Station WCAP 980 kHz will host a talk segment featuring two Eastern MA amateur radio club presidents today (June 24) at 4:10 PM.
The Class B station features a talk/oldies radio format. It covers the Merrimack Valley with 5,000 watts of power.
Listeners outside of the area can tune in to the program on the web at <http://webcastsusa.com/wcap/player.html>.
This link seems to work: <https://streampros.net/980wcap>
An audio recording of the program is also available
From the Marlborough Patch, June 7, 2022:
MARLBOROUGH, MA — A large ham radio exposition will return to Marlborough in 2022 for the second time. The HamXposition event will take place in August at the Best Western.
On Monday, the Marlborough City Council on Monday approved a special license for a charitable flea market to be held alongside the exposition featuring radio parts. [Full story]
Larry Krainson, W1AST, writes:
I’m starting a weekly Zoom meeting every Tuesday night at 7:00 pm EDT to discuss all things for the Big E Booth.
We will start with organization and planning the booth layout as well as the continuation of getting the word out to clubs and volunteers and more.
Please urge your club presidents to join us too and everyone is invited. I hope to see you on.[For Zoom conference information, contact Larry at firstname.lastname@example.org or join the groups.io list at groups.io/g/projectbige]
From the online newspaper Westwood Patch:
“The public is invited by the Boston Amateur Radio Club to view the proceedings on Saturday from 2 to 8 PM and on Sunday from 10 to 1 PM at Hale Reservation, 80 Carby Street, Westwood, MA. Drop by to see them in action, learn how to join in on the hobby.” [Full story]
Boston Amateur Radio Club Secretary Joe Chapman, NV1W, will present about Amateur Radio and “The Computer in the Shack” to the Boston Network Users group on June 7, 2022. The meeting will start at 7:30 PM.
The Boston Network Users Group (BNUG) provides education and technical forum for anyone interested in computer networking and related technologies. BNUG was founded in 1986.
Our Speaker: Joseph Chapman
Description of the talk: In 1976 I submitted decks of punched cards as homework for my first Fortran class, and earned my entry-level amateur radio license. Over the course of my adult life, as both computer and radio technologies have evolved, the computer has become an essential part of the amateur radio “shack.” I’ll talk about how it’s gone from being used for station control and logging, to supporting digital modes; finally, with Software Defined Radio (SDR), it’s become the radio itself! I’ll also describe some Internet sites used for reporting space weather and making propagation predictions, and online logging, including the public-key signature system used by 112,000 users for the American Radio Relay League’s Logbook of the World.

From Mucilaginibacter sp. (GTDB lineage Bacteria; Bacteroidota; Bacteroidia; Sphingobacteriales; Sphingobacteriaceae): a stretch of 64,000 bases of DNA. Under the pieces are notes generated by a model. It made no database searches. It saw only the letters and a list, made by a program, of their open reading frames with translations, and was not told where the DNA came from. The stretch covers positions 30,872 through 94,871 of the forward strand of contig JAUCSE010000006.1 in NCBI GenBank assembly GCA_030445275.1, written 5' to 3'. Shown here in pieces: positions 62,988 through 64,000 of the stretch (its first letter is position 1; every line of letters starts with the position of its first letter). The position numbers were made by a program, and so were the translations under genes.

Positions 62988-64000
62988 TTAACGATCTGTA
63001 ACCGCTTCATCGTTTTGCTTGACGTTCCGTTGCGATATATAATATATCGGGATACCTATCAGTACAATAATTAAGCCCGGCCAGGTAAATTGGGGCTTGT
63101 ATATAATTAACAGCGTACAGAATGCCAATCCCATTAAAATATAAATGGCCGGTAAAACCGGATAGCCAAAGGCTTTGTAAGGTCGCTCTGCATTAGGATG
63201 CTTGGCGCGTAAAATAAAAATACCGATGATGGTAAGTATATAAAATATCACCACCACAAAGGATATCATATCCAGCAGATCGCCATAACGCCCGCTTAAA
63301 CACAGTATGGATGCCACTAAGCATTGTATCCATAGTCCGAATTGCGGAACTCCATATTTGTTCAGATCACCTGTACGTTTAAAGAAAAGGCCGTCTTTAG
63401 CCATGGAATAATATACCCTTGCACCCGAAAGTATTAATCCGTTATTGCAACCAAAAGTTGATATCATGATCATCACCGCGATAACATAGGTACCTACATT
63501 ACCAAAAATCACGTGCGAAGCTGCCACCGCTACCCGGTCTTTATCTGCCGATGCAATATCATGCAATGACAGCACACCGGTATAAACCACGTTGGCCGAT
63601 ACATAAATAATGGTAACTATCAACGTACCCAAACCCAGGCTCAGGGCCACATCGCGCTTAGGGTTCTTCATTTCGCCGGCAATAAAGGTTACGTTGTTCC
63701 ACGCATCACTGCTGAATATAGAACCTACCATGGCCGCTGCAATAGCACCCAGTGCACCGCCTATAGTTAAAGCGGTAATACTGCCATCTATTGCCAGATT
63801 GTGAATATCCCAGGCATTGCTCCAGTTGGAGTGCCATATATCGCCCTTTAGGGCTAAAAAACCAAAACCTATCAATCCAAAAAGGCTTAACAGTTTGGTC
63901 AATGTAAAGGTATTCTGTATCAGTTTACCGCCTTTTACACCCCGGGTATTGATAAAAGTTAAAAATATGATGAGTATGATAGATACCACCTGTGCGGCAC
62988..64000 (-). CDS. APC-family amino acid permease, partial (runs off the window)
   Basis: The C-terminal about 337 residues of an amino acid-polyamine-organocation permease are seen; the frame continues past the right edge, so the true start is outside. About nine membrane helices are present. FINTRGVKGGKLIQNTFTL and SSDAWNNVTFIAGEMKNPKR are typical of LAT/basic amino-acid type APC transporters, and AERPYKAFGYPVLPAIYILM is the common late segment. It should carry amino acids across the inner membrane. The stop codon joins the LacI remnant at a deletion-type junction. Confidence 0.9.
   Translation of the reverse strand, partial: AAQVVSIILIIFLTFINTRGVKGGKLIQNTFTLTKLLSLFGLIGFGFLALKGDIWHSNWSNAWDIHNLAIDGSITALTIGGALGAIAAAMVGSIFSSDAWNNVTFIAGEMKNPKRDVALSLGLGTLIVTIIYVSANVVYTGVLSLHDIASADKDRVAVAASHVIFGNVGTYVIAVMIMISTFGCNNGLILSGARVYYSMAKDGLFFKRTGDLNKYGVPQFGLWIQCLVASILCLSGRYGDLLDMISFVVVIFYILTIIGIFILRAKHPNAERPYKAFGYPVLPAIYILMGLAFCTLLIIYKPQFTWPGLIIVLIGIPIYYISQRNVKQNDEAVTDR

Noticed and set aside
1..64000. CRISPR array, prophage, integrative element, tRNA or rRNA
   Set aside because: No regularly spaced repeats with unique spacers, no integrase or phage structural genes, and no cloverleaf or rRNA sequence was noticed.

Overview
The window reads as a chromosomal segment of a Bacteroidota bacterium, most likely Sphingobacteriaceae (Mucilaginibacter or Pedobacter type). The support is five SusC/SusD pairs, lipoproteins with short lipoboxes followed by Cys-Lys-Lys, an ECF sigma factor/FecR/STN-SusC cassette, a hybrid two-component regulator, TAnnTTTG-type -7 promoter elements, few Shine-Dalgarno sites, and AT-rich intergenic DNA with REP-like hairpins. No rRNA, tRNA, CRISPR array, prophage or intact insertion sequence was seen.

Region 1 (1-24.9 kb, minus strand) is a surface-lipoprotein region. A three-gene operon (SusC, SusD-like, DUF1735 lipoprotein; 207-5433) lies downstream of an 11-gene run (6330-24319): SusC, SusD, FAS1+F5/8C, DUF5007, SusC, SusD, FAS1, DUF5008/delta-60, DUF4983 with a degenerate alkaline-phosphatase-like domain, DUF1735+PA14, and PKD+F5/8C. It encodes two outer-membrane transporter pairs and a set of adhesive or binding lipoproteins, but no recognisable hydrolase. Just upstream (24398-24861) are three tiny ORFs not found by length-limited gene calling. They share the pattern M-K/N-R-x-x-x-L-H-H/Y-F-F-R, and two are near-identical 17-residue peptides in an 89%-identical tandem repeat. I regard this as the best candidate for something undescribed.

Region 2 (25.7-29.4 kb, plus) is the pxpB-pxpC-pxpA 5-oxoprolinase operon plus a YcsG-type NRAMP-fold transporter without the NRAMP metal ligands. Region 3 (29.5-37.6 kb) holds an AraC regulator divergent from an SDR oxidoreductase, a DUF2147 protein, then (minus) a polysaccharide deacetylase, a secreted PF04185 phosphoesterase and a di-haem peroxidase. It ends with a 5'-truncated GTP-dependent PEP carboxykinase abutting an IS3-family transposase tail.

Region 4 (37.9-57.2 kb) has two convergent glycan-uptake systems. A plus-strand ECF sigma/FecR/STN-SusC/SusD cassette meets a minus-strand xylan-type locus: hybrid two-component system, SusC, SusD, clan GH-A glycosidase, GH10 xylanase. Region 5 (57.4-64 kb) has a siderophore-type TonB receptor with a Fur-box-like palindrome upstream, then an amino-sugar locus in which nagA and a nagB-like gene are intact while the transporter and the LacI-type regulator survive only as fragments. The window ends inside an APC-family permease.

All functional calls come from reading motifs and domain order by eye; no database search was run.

Joe Chapman, NV1W, has been fiddling with radios and computers since he was a teenager in the 1970s. After graduating from MIT, he has been involved in more hardware and software startups than Zsa Zsa Gabor has had husbands. His most recent startup having been acquired by Red Hat, he now works on storage optimization in the Linux kernel. In amateur radio he generally works with low power, using Morse code or weak-signal digital modes. He has done two solo cross-country bicycle tours, plays the pipe organ, does calligraphy, and cooks.
Barry Rector-KB1VBE from Nantucket Mass was featured in his local newspaper, the Inquirer and Mirror as an Amateur Radio Volunteer from the 2022 Boston Marathon. He shared his experiences with the newspaper and Amateur Radio was highlighted for providing communications during one of the blizzards that affected the island and was the only path to communication off island for a time when this occurred. The article can be seen here:
Larry Krainson, W1AST, writes on the Project Big E list:
I just received word that the Big E Booth’s application for an ARISS [Amateur Radio on the International Space Station] contact has been APPROVED!
We’re working closely with New England Sci-Tech President Bob Phinney, K5TEC, and our New England Division Director Fred Kemmerer, AB1OC, to make this happen.
We’re very excited as you all should be too!
There is still much to plan and put in place.
But a great way to start your Sunday![For more information about the Amateur Radio presence at the Big E, and to get involved, see <https://nediv.arrl.org/2021/01/10/amateur-radio-booth-proposed-for-the-big-e-in-2022/>.]